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Looking to sell your business? Think like a buyer.

According to recent research, for every 100 businesses that seek a buyer, only ten manage to successfully sell and maximise their value.

Worse, an abortive sale process could cost up to £100,000, not to mention the hidden costs of a distracted management team.

That said, hundreds of companies change hands every year and, while I’d be cautious about the claimed multiples, many of these businesses do realise their true value.

So, how can you seize this once-in-a-lifetime opportunity and avoid the pitfalls that scupper 90% of business sales?

Sunshine Marketing – a case study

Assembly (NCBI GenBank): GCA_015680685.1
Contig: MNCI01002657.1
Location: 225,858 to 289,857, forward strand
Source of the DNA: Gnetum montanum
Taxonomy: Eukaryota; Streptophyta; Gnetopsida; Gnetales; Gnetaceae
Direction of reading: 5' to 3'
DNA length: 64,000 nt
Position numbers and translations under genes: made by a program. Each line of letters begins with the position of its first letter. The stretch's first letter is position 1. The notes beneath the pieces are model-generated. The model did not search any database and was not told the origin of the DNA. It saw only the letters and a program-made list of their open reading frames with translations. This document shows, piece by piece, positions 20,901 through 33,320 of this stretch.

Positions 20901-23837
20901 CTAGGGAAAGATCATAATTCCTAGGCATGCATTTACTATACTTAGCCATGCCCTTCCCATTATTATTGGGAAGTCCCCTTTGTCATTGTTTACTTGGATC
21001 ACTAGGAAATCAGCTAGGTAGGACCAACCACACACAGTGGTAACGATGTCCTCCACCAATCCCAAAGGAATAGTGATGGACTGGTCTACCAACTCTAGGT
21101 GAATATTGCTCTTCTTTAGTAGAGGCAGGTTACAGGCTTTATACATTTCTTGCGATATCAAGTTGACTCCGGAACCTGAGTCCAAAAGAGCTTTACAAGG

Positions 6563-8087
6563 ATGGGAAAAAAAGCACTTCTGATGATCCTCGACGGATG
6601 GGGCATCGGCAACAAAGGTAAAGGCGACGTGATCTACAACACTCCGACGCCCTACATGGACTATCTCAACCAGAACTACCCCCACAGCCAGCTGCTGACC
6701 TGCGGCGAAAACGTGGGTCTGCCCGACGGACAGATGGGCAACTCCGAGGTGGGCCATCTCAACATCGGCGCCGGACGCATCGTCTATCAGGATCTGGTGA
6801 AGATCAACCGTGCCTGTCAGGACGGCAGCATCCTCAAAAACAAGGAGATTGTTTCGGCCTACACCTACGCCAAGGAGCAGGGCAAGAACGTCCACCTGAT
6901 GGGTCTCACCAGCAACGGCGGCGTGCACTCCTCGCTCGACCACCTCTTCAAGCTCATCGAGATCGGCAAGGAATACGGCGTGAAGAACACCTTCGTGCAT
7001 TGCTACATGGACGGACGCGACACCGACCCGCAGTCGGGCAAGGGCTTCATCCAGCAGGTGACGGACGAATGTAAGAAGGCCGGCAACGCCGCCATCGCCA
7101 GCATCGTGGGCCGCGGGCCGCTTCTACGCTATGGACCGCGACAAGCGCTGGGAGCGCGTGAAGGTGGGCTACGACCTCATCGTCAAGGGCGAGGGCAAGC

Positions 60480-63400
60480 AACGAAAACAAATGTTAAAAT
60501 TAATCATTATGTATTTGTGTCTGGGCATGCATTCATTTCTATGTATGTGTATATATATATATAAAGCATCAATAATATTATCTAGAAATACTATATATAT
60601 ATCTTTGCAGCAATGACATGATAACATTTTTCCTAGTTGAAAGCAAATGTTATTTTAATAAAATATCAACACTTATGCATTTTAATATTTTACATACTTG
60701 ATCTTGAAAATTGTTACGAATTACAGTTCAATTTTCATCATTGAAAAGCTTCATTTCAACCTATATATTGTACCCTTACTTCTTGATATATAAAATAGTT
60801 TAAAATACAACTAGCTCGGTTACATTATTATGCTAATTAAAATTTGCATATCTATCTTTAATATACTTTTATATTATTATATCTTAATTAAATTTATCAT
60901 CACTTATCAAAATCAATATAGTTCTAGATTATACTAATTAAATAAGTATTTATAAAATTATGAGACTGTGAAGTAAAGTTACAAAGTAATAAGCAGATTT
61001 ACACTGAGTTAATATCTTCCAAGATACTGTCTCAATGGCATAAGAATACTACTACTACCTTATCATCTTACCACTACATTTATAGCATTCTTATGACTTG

A couple of years ago, the owner of a successful marketing agency – I’ll call it Sunshine Marketing - came to me.

“Dan,” he said, “I’ve been building this agency for 20 years. It’s a great business, but I'm now I’m tired of the long hours. I’ve decided to sell. Also, I’m about to make a down payment on a yacht in the Caribbean. It will be ready in six months. Can you help me sell the business by then?”

I said, “Sure, let me have a look under the bonnet.”

We sat down and assessed the 80 factors that influence how valuable a business is.

While it looked like Sunshine Marketing was making a good profit, it wasn’t sustainable. The agency’s biggest client, for example, accounted for 15 per cent of turnover, yet 50 percent of its profits.

The owner was under-investing in the business and doing all the work himself - even cleaning the toilets to save money.